So what is the difference on the technical level? It starts with what kind of data is being collected and analyzed.
In behavior monitoring and analysis – such as what an EDR product does – collection and analysis are event-centric. Examples include the recording of:
- Process Execution Events (occasionally with command line used, if enabled)
- Process Changes (elevation of privileges, process crashes, etc.)
- Select Registry Changes/Writes
- Select Disk Writes (i.e. download/user folders, windows folder, etc.)
- File Creation Events
- Monitoring of select API Calls (monitoring all would be impossible)
- Network Connection Events (or a sampling thereof)
ANow, let’s be fair. These are all good things to monitor – if you want to catch an attack in progress.
Forensic State Analysis
In contrast, FSA does not rely on logs or monitoring events/changes to a system. Instead, FSA assumes the device is already compromised and seek to validate every aspect of the system as deep as possible. To accomplish that, analysis and collection include:
- Evaluating All Active Process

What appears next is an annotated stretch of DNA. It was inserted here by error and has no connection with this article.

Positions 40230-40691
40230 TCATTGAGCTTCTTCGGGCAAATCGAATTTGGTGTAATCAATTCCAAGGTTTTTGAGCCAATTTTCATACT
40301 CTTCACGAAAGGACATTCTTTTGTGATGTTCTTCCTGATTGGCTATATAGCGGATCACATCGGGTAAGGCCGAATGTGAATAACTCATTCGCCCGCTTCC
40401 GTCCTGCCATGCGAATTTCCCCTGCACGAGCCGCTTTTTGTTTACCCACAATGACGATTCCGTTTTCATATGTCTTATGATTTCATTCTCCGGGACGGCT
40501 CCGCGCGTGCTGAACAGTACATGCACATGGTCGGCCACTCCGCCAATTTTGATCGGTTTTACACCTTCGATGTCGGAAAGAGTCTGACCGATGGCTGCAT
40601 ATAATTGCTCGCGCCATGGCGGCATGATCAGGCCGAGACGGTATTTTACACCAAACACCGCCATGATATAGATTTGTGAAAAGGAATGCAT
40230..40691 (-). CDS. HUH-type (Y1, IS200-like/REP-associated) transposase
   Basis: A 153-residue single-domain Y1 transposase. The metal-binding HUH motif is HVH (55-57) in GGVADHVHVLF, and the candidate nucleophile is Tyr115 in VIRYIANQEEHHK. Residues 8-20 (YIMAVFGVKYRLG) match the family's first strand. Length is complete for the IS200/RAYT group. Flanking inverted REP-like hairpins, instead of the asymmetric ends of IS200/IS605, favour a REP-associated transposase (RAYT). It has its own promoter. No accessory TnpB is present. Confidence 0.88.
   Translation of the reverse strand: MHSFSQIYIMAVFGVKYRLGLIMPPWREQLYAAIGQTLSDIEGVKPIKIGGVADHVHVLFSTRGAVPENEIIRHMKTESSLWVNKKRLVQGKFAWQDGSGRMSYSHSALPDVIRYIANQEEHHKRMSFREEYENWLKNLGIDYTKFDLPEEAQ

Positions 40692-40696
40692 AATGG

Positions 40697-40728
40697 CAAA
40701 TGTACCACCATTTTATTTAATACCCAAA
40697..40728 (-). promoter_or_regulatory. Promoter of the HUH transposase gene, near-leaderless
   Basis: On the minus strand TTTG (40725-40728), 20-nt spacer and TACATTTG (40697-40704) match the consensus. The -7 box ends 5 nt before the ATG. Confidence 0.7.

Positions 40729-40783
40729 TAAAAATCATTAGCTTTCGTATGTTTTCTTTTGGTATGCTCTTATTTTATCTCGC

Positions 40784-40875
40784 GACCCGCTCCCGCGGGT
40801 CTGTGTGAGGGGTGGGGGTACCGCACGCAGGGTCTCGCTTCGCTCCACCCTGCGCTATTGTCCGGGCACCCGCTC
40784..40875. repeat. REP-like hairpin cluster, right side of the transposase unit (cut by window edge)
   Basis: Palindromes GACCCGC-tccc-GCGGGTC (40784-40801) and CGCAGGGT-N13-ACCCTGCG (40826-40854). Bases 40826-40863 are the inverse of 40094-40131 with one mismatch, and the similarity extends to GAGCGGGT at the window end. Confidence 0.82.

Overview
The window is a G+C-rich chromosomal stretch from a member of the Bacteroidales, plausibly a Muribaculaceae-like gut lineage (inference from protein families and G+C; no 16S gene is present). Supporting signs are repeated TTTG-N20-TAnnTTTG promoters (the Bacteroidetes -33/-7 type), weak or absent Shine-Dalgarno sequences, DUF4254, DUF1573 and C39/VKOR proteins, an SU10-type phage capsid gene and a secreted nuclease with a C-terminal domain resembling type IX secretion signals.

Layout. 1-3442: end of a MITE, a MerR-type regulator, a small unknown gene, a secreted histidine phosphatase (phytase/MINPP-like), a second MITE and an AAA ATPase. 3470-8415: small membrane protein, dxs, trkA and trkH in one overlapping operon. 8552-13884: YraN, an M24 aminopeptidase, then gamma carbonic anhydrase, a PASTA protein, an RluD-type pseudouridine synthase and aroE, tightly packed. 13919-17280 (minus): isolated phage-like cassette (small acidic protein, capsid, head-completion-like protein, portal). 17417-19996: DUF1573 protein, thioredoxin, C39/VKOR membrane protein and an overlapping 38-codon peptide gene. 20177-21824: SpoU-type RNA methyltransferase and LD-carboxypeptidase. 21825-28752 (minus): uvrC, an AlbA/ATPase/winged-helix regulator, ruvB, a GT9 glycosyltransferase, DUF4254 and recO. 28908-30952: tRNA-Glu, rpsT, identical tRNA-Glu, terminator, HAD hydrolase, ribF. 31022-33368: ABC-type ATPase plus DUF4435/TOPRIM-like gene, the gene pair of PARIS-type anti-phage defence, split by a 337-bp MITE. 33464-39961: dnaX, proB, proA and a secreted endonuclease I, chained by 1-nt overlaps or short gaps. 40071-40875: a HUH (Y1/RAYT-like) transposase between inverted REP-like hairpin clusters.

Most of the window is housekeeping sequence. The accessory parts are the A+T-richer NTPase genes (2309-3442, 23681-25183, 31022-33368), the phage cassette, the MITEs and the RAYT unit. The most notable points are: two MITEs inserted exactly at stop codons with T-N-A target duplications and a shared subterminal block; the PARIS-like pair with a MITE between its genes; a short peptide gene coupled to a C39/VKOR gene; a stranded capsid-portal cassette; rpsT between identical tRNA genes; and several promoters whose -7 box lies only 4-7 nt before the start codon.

- Evaluating All Loaded Modules and Drivers
- Identifying and Evaluating Memory Injected Modules (Note: Infocyte goes way beyond identification here. We use proprietary memory un-mapping techniques to export memory objects for offline retention and analysis)
- Identifying and Evaluating Process Manipulation (Function Hooks, Inline modifications/patching, etc.)
- Identifying and Evaluating Operating System Manipulation (List modifications, hidden processes, Direct kernel object manipulation)
- Identifying Disabled Security Controls (disabled AV, reduced authentication requirement configurations, GPO blocking, etc.)
- Enumerating and Evaluating Persistence (cronjobs, registry autostarts/triggers, DLL hijacking, WMI Events, boot process redirection, watchdog processes, etc.)
- Evaluating application execution artifacts (Prefetch, Shimcache, and SuperFetch)
- Identifying and Evaluating Web Shells (Linux or IIS web servers)
- Auditing legitimate Remote Admin services (cmd, Powershell, NetSH, SSH, VNC, PSExec, RDP, Tunnels, WMI)
- Evaluating all Active Host Connections (include interprocess and redirects)
- Auditing all privileged User Accounts (ID rogue local admin accounts, etc.)